One year before the View's American debut, the band had signed with 1965 Records
, a label distributed by Columbia
and run by James Endeacott (who had worked with similar red-hot acts, from the Strokes
to the Libertines
). Buzz began to build around the band's promise and peaked with the international release of 2007's Hats Off to the Buskers, a confident debut album that topped the U.K. charts and spawned the hit singles "Superstar Tradesman" and "Wasted Little DJ's." The band's influences were easy to note -- the Clash
, and the Libertines
, among others -- but the View's lyrics remained slightly more mysterious, a product of Falconer's brogue and affinity for Scottishisms. The View's sophomore release, Which Bitch?, arrived nearly two years later, featuring an ambitious sound that found critical approval but failed to generate the sales of its predecessor, as it dropped quickly from the U.K. album charts after its February 2009 release. Two years later, the View returned with Bread and Circuses, produced by Youth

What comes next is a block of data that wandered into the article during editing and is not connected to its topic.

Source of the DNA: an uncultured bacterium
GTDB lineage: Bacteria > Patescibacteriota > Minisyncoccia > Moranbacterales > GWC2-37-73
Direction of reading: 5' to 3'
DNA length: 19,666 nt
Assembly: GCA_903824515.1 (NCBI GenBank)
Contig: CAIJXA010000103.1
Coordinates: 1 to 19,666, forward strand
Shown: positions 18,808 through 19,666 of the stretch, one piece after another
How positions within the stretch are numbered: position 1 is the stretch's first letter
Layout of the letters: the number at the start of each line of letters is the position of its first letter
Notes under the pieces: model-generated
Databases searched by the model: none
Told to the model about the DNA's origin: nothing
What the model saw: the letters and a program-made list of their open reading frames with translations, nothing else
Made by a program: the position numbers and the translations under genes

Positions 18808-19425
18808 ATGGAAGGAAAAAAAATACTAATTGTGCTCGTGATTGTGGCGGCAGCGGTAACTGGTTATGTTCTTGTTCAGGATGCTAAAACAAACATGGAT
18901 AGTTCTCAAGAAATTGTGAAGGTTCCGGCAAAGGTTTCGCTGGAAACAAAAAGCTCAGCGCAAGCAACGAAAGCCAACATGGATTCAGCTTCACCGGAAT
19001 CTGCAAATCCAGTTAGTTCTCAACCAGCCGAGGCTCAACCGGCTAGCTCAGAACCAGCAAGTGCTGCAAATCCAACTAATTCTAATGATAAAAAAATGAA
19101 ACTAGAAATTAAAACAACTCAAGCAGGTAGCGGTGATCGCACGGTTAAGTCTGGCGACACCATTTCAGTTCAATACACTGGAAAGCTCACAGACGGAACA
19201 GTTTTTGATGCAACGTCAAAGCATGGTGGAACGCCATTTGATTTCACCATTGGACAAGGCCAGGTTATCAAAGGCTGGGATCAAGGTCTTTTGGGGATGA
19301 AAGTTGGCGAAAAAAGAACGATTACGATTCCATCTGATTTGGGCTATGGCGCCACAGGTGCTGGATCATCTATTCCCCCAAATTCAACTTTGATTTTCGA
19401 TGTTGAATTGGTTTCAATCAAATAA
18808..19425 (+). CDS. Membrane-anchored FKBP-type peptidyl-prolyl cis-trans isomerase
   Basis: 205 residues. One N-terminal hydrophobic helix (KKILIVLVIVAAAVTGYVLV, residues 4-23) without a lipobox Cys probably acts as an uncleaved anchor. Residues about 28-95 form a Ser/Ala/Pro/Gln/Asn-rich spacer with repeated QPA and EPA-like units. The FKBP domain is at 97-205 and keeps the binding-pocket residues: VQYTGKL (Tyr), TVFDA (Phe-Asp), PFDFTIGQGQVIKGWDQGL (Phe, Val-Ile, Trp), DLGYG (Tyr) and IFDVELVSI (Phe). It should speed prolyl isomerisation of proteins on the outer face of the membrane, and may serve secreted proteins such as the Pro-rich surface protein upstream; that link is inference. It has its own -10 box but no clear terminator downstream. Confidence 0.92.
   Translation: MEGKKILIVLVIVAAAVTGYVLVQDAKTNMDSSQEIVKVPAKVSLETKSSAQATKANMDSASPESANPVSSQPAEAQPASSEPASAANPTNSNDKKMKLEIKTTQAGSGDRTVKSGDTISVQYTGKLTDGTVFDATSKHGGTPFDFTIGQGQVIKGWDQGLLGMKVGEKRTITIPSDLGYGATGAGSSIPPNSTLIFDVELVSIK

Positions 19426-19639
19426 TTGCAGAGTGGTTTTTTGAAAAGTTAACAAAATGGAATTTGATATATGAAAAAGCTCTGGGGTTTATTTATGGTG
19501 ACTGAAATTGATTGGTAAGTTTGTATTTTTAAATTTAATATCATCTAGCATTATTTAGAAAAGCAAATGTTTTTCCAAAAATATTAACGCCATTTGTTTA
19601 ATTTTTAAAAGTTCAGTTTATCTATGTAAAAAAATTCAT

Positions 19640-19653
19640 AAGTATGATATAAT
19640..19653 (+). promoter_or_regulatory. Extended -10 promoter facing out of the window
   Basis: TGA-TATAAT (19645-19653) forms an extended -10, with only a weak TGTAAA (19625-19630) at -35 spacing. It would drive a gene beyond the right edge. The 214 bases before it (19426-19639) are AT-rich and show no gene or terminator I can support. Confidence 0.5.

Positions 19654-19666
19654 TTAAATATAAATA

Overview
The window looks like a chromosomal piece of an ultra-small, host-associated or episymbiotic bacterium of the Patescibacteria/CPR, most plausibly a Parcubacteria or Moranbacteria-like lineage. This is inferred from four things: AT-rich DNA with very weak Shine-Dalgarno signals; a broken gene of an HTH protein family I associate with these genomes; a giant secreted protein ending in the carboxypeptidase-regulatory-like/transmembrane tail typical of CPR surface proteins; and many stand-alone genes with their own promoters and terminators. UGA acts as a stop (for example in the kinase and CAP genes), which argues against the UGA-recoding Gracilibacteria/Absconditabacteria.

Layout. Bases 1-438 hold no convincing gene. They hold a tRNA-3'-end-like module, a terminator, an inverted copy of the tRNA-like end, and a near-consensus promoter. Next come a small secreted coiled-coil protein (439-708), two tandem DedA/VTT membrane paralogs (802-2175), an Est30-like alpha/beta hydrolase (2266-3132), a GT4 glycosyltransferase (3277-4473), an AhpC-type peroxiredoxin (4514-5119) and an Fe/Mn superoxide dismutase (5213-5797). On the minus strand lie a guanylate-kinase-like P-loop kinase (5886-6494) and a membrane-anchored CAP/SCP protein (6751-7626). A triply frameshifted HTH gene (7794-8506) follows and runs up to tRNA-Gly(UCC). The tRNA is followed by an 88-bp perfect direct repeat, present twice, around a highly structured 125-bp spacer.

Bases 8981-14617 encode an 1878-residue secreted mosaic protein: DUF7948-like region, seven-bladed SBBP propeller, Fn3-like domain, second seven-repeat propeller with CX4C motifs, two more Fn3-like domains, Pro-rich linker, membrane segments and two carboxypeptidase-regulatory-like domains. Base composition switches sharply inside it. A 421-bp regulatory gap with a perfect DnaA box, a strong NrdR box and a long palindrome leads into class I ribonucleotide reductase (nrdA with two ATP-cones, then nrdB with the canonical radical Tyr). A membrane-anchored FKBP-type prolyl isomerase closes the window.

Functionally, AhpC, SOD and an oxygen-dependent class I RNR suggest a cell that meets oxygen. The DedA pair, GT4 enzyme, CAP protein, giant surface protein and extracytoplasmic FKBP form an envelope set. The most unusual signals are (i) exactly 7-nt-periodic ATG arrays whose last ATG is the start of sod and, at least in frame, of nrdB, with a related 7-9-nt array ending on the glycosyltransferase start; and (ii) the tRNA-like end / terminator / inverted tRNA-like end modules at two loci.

. In 2012, the View delivered its fourth studio album, Cheeky for a Reason, featuring the single "How Long." The collection Seven Year Setlist -- so called due to all the tracks being live favorites -- was released in mid-2013.
In 2015, the View announced they were back in the studio, this time with the Strokes
guitarist Albert Hammond, Jr.
and Gus Oberg (the Strokes
' Angles) handling production duties. The resulting album, Ropewalk, was slated for release in June of that year, but was delayed until September, due to lead singer Falconer's difficulties with an ongoing illness. ~ Tammy La Gorce, Rovi